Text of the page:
A new programme at Kingston to support disadvantaged students


The Mohn Westlake Foundation is partnering with Kingston University on a three-year programme of work to address a national problem: that students who come from disadvantaged, marginalised and minority groups benefit less from their degrees than students from more affluent backgrounds.

Kingston University is recognised in the sector for its access and participation work. They have a strong track record in successfully delivering programmes to support disadvantaged students and our partnership with them has been instrumental in achieving this success.

At a glance…

  • Kingston University will work with over 100 Schools locally to deliver the outreach programme, which will target children from primary to 16+.
  • 30,000 students will benefit from targeted employability interventions that address the specific needs of their personal situation, giving them the confidence and personal skills to succeed.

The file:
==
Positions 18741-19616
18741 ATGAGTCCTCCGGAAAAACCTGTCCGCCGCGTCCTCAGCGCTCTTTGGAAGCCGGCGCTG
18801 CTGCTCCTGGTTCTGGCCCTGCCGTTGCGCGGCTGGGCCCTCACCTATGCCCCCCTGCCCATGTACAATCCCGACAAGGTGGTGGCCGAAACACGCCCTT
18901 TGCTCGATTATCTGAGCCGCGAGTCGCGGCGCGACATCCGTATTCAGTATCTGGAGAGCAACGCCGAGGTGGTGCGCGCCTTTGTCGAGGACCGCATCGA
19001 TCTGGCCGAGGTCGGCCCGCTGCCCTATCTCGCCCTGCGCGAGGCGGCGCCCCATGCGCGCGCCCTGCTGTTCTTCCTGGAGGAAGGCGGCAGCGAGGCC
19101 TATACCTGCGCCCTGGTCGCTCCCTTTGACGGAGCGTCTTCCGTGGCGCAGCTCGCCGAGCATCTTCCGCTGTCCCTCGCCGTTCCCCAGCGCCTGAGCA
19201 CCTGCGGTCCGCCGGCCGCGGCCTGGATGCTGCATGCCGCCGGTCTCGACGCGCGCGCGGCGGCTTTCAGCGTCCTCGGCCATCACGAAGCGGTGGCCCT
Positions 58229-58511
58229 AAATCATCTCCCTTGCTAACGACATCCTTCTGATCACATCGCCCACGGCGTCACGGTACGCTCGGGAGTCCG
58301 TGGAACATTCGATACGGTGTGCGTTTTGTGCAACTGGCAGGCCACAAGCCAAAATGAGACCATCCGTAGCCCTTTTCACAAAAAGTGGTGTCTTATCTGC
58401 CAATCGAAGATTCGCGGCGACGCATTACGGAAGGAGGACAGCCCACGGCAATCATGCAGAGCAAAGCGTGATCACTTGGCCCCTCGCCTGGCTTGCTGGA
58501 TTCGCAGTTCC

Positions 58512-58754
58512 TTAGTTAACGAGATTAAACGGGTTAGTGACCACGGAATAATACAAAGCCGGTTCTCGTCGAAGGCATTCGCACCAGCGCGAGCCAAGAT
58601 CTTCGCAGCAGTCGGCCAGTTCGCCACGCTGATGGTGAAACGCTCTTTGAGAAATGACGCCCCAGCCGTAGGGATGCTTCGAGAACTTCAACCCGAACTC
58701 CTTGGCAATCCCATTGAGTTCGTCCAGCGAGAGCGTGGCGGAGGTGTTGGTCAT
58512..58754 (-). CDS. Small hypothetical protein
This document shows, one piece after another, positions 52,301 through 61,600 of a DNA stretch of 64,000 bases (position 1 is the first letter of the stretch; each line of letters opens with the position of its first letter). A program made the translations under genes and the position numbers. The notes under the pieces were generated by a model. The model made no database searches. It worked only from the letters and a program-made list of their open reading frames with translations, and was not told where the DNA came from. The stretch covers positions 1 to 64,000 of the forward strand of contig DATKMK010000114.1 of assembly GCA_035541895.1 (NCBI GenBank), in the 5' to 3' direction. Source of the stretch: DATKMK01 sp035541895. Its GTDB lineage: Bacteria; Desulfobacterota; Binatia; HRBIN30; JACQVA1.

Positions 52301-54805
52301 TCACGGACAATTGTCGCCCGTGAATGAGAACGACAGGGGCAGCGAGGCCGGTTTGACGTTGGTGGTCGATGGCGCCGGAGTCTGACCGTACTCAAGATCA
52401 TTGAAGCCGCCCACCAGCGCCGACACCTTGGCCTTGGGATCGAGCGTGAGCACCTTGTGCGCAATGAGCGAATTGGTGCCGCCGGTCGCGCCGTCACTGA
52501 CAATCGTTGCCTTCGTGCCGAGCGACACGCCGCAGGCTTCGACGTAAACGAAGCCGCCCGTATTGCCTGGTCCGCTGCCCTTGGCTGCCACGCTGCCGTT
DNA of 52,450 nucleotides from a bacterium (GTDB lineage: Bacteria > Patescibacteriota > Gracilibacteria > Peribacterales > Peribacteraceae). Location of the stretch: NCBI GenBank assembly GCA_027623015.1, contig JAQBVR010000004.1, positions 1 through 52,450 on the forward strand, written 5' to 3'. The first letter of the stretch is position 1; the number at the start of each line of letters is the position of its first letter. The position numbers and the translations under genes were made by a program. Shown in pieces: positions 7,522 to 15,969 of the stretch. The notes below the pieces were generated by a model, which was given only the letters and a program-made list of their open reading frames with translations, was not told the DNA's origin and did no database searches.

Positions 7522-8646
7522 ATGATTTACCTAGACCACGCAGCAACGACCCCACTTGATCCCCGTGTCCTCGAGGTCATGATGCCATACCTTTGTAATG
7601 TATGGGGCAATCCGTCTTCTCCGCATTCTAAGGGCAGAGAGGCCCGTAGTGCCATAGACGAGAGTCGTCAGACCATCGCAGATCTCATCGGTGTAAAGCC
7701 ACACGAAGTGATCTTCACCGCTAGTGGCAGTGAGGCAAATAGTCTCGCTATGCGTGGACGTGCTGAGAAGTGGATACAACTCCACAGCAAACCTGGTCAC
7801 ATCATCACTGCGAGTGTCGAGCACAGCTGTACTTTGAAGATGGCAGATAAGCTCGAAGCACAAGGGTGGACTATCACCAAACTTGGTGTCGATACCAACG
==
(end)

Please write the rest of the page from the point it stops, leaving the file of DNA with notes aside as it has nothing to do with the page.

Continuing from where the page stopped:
The Centre for Graduate Success will develop a sector-leading approach to tackling inequality in employability outcomes – focussing on outreach, targeted programmes and personal development – that can be shared across the Higher Education sector, impacting disadvantaged young people nationally, while developing a series of smart, tailored interventions to address the specific employability challenges faced by particular groups of young people (for example those leaving care, or estranged from their families).


While this project is still in the planning stages,ELEVATE (a programme to support Black students at Kingston) is a model for the smart programmes The Mohn Westlake Foundation is helping the University to roll out.

“ELEVATE really helped develop my confidence. I remember going to a talk with a Black female creative who gave me advice on next steps and shared some of her own experiences. These opportunities also helped me to build relationships with industry. It really was an amazing programme to be part of and the support was invaluable.” Akau Abedia-Boafo, a participant in ELEVATE

Read more about the Centre for Graduate Success here

Share this Post